All states have taken steps to combat impaired driving, but Ohio takes potential penalties to a higher level. While all states impose significant fines and mandatory jail time for multiple offenders, Ohio actually enables local law enforcement to confiscate the vehicles of intoxicated drivers under certain conditions. What this means for drivers is that it is imperative to fight any charge for driving under the influence, especially when they have not been using alcohol. DUI laws have been enhanced to include other chemicals including prescribed medications, so an individual can easily find themselves defending against a DUI charge even with a BAC of zero.
Conditions of impounding a personal vehicle
Impounding a vehicle in Ohio in response to a DUI conviction usually only happens on the third offense. This potential means that even a first DUI conviction on borderline evidence can have a repercussion impact for any subsequent convictions. It also further enhances the importance of a solid DUI defense for those accused of driving while under the influence of prescription drugs that can be latent in the system at the time of arrest.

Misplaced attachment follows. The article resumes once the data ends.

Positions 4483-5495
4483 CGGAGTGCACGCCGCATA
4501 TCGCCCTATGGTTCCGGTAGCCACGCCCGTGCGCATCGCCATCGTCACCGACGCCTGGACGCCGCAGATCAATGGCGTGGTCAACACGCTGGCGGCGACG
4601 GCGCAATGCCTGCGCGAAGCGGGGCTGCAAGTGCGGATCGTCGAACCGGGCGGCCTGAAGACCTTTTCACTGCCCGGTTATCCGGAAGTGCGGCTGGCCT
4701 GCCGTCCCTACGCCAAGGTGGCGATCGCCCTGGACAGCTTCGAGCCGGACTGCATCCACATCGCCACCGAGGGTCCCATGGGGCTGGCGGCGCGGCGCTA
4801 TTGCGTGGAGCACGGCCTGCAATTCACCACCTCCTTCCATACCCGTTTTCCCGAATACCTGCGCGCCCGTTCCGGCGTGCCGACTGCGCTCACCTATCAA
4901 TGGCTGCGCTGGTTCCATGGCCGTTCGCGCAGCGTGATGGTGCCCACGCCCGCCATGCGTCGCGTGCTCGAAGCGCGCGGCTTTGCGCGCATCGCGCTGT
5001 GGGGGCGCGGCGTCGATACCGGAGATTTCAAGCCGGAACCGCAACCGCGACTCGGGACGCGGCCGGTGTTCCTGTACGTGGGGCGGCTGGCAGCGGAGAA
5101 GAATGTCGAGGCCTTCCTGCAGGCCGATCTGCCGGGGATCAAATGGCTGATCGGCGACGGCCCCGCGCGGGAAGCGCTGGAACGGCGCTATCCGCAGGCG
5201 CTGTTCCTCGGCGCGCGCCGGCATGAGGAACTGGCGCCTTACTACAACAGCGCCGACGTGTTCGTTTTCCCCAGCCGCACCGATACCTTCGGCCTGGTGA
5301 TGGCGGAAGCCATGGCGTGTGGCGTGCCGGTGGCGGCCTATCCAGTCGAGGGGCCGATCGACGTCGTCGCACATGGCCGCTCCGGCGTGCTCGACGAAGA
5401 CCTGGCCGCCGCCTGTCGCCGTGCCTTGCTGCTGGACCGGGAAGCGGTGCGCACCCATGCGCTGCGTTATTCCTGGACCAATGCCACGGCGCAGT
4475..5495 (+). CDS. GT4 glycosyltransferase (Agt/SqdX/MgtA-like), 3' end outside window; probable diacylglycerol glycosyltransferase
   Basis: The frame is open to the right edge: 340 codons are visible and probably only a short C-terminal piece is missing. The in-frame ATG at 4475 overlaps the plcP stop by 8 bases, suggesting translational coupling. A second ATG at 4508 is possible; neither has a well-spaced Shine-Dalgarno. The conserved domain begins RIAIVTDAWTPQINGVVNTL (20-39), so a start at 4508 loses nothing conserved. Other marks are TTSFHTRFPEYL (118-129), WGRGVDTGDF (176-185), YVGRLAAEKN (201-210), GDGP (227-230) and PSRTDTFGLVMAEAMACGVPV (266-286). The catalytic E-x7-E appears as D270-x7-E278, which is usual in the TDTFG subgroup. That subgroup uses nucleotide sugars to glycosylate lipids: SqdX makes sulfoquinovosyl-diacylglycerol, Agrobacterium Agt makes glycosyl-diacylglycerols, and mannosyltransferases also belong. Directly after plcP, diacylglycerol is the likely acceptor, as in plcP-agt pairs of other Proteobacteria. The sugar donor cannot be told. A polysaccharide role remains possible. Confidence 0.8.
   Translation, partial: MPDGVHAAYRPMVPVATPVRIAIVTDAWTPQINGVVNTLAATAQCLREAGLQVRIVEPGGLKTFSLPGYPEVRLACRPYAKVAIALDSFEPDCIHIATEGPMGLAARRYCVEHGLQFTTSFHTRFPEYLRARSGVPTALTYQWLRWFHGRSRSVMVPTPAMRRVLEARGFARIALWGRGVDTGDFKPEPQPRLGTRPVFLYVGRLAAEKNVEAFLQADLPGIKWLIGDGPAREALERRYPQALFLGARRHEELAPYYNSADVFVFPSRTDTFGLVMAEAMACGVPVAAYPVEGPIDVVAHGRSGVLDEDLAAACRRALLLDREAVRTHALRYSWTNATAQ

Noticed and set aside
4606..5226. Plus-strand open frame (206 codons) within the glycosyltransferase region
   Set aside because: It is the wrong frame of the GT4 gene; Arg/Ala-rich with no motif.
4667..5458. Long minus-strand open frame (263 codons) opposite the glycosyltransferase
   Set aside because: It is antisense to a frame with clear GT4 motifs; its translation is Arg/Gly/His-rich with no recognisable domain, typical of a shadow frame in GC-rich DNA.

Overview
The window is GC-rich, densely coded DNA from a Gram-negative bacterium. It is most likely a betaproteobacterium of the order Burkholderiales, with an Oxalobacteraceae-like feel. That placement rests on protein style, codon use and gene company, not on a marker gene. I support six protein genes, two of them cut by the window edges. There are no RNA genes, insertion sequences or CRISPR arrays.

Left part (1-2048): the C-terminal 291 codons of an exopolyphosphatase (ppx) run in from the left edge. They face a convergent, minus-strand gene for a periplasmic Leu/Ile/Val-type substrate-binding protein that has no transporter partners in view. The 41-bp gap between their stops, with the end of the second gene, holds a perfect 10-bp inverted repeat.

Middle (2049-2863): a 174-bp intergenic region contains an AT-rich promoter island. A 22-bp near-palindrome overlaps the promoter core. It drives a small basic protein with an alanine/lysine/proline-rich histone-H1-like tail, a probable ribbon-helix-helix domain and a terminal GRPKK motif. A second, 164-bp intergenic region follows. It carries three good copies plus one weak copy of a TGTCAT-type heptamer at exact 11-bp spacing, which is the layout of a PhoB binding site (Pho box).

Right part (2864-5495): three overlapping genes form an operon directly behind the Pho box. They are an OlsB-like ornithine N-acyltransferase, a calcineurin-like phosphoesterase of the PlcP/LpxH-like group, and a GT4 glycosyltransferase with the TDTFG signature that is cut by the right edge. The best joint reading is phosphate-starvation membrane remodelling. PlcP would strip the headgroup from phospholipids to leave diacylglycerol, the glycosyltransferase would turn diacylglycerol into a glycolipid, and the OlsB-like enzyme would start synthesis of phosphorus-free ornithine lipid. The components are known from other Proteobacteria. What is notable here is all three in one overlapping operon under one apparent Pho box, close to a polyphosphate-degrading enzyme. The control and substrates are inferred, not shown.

Potential civil court diversion
One aspect of DUI impounding in Ohio is that the order is not issued until after a civil court hearing where the defendant can contest the action. As part of a comprehensive DUI defense, the defendant legal counsel may request an alternate penalty such as installing an IID in the vehicle to help ensure that the defendant does not drive impaired again. According to the Ohio impound law, this is the actual purpose of confiscating the vehicle or the license plate.
Impounding a vehicle is supposed to be a deterrent of drunk driving, but it can have negative consequences on individuals who lose their main mode of transportation. Ohio residents who have been cited for driving under the influence of any substance should retain an attorney as soon as possible to avoid this happening to them.